Towards an estimate of Aboriginal and Torres Strait Islander human capital and how it is changing over time

Author: Nicholas Biddle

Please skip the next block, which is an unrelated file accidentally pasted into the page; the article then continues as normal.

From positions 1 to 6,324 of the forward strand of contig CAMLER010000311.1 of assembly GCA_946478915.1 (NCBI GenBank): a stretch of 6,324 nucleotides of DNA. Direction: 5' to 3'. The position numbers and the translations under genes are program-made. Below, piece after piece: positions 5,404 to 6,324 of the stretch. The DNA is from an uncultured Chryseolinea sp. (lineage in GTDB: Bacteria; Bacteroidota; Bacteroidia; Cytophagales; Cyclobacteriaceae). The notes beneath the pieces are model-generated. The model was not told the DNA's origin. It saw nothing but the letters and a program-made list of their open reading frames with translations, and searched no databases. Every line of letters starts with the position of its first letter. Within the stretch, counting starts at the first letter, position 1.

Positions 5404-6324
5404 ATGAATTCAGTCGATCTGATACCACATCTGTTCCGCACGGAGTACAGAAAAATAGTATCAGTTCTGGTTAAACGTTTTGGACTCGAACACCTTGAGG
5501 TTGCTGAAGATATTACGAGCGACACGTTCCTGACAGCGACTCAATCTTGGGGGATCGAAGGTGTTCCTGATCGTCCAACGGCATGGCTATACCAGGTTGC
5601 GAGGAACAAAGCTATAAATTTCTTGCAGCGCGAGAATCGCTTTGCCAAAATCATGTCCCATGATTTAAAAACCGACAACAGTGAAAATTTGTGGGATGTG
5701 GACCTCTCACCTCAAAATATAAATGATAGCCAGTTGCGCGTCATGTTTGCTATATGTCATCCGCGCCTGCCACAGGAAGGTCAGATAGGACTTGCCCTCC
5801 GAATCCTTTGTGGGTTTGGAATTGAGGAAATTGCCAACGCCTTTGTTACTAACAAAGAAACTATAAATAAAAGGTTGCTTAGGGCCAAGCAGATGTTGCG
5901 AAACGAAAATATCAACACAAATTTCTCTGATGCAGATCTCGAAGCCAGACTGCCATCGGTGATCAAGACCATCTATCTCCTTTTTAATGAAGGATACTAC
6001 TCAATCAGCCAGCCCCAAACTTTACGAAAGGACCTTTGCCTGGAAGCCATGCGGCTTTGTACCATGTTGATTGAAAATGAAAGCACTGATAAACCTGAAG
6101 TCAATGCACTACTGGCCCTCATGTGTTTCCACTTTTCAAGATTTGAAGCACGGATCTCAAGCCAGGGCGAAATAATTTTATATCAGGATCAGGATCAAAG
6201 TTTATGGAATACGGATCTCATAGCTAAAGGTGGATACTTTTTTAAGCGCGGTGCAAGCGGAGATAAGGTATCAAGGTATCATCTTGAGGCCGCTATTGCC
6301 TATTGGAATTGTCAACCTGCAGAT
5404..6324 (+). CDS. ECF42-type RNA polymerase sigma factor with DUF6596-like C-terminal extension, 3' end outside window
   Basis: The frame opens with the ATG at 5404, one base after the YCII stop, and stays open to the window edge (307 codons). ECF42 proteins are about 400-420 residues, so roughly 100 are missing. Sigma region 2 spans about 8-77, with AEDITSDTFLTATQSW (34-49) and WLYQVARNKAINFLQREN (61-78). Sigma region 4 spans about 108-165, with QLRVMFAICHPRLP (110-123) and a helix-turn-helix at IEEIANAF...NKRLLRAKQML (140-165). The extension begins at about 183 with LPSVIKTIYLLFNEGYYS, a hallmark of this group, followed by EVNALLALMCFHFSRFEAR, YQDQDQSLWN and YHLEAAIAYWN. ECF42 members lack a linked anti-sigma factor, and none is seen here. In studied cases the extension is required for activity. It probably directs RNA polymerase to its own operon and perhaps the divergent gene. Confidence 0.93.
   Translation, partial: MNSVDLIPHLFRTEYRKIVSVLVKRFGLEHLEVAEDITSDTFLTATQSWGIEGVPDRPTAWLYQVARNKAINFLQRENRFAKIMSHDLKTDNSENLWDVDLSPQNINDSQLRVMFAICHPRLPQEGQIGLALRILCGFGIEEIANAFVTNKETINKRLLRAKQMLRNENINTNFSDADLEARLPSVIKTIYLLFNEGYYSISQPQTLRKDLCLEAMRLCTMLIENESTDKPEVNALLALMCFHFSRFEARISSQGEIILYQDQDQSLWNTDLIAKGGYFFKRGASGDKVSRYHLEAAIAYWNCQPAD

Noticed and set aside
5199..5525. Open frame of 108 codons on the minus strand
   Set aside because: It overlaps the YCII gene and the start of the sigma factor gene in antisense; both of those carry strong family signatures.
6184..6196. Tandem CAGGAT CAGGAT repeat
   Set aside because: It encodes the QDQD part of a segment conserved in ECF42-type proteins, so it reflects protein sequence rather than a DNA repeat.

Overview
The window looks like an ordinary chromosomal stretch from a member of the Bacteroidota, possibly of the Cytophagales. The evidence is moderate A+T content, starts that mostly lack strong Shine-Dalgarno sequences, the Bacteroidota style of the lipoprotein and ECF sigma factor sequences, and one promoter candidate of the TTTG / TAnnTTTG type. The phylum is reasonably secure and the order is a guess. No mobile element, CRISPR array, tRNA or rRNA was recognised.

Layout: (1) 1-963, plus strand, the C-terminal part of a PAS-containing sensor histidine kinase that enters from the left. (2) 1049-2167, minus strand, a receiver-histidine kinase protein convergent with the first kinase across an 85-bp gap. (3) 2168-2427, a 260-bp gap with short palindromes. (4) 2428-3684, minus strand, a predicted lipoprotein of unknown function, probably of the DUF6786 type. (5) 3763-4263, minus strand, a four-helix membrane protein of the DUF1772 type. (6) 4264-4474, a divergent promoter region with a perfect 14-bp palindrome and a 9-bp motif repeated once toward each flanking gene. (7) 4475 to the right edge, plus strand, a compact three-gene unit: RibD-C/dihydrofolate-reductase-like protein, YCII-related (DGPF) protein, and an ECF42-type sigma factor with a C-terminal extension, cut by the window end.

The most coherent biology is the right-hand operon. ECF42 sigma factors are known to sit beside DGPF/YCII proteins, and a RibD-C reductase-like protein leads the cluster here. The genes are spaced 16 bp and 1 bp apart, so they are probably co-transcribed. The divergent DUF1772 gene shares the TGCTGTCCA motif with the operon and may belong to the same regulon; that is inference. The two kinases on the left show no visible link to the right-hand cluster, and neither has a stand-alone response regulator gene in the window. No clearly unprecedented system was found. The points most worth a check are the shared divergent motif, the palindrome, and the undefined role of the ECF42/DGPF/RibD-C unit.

Public policy in Australia has historically failed to provide the supports and infrastructure for the Aboriginal and Torres Strait Islander population to engage in formal education in a way which meets the needs and aspirations of the population. This includes early childhood, school, and postschool education. For this reason, Human Capital development including but not limited to school completion and post-school attainment has been less than equitable, leading to worse outcomes by standard measures (income, employment, and health) and also by Indigenous-specific measures that Aboriginal and Torres Strait Islander Australians have cause to value (including access to land, language, and culture). Over recent years, there has been substantial improvement in the level of education completion for the Aboriginal and Torres Strait Islander population, although the measurement of this change is complicated by changing patterns of identification and location. The aim of this paper is to use publicly available data to measure the level of Aboriginal and Torres Strait Islander Human Capital and document how it is changing through time. The process of this measurement involves estimating the level of education, calculating the economic returns to that education, and then comparing lifetime income streams for different levels of education. Through this process, the paper highlights that the level of Human Capital for the Aboriginal and Torres Strait Islander has increased substantially in the decade between 2011 and 2021, is higher per working age adult for males than females (by a ratio of 1.17 in 2021), and is substantially higher for the non-Indigenous population than for the Aboriginal and Torres Strait Islander population (1.69 times higher for males and 1.59 times higher for females in 2021). At the end of the paper, I discuss how the method can be applied on slightly different data to extend our understanding, as well as the implications of the findings for understanding the education decisions of Australia’s First Nations population.

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